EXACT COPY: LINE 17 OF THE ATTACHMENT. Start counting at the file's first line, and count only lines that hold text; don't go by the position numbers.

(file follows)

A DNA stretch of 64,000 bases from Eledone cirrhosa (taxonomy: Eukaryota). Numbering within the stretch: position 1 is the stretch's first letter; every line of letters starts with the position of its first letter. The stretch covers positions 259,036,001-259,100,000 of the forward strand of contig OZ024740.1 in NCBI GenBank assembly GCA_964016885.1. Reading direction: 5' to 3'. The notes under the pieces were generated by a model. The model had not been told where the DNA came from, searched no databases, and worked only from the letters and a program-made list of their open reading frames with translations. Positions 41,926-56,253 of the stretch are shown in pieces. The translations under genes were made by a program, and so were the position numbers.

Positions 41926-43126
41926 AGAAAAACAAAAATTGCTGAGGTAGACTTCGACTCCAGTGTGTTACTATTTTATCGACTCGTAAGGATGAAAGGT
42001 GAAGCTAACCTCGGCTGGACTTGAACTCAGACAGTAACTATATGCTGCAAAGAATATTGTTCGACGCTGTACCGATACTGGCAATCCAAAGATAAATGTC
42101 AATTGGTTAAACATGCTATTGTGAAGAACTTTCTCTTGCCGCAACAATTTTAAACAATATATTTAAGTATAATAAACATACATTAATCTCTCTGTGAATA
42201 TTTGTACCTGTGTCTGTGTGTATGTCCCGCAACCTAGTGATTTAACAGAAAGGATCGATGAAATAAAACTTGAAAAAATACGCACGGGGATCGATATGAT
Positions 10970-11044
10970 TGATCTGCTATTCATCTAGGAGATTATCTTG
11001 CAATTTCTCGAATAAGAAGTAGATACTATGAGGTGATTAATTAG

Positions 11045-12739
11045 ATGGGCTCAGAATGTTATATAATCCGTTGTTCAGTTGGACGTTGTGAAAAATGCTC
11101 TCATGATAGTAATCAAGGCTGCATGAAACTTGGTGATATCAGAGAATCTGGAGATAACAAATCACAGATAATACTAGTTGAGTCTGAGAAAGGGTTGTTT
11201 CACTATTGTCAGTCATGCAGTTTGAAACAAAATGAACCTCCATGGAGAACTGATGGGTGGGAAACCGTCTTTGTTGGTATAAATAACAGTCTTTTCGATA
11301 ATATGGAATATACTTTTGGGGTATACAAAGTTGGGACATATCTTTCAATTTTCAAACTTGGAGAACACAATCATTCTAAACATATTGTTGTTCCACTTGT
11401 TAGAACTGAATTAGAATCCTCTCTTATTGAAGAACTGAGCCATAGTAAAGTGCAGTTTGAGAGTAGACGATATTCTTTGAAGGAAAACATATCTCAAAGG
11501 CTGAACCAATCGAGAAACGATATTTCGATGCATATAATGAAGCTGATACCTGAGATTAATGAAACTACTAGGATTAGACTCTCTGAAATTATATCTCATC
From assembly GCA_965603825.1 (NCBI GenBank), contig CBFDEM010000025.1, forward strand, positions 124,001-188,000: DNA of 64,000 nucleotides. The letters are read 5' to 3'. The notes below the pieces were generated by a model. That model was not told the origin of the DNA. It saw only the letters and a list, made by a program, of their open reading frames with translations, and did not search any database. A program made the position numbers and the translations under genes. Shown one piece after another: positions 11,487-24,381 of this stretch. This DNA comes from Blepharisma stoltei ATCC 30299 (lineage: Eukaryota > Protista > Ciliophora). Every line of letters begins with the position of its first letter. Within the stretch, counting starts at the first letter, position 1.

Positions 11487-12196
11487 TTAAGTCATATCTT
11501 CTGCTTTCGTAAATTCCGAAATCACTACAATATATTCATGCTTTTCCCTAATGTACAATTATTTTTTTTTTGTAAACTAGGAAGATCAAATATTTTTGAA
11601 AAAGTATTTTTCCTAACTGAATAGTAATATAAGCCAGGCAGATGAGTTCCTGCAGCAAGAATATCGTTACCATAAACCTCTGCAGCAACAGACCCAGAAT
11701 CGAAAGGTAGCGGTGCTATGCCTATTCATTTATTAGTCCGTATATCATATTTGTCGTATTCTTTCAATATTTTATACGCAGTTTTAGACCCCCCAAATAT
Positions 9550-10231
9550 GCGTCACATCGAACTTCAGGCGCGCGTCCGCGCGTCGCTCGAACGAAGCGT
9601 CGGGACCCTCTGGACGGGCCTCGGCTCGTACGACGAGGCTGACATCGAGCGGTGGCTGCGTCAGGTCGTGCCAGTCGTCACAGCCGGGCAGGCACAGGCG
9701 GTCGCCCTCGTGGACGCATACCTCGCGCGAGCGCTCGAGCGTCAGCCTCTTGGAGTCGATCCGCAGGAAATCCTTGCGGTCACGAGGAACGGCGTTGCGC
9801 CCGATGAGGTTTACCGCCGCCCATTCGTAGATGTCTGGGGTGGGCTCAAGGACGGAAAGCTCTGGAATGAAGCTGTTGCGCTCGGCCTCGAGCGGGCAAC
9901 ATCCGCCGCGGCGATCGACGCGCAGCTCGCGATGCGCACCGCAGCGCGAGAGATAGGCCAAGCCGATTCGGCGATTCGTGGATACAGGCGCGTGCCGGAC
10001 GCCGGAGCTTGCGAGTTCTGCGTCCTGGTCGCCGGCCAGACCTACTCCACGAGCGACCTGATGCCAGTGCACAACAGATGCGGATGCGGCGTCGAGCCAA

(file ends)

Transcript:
From assembly GCA_965603825.1 (NCBI GenBank), contig CBFDEM010000025.1, forward strand, positions 124,001-188,000: DNA of 64,000 nucleotides. The letters are read 5' to 3'. The notes below the pieces were generated by a model. That model was not told the origin of the DNA. It saw only the letters and a list, made by a program, of their open reading frames with translations, and did not search any database. A program made the position numbers and the translations under genes. Shown one piece after another: positions 11,487-24,381 of this stretch. This DNA comes from Blepharisma stoltei ATCC 30299 (lineage: Eukaryota > Protista > Ciliophora). Every line of letters begins with the position of its first letter. Within the stretch, counting starts at the first letter, position 1.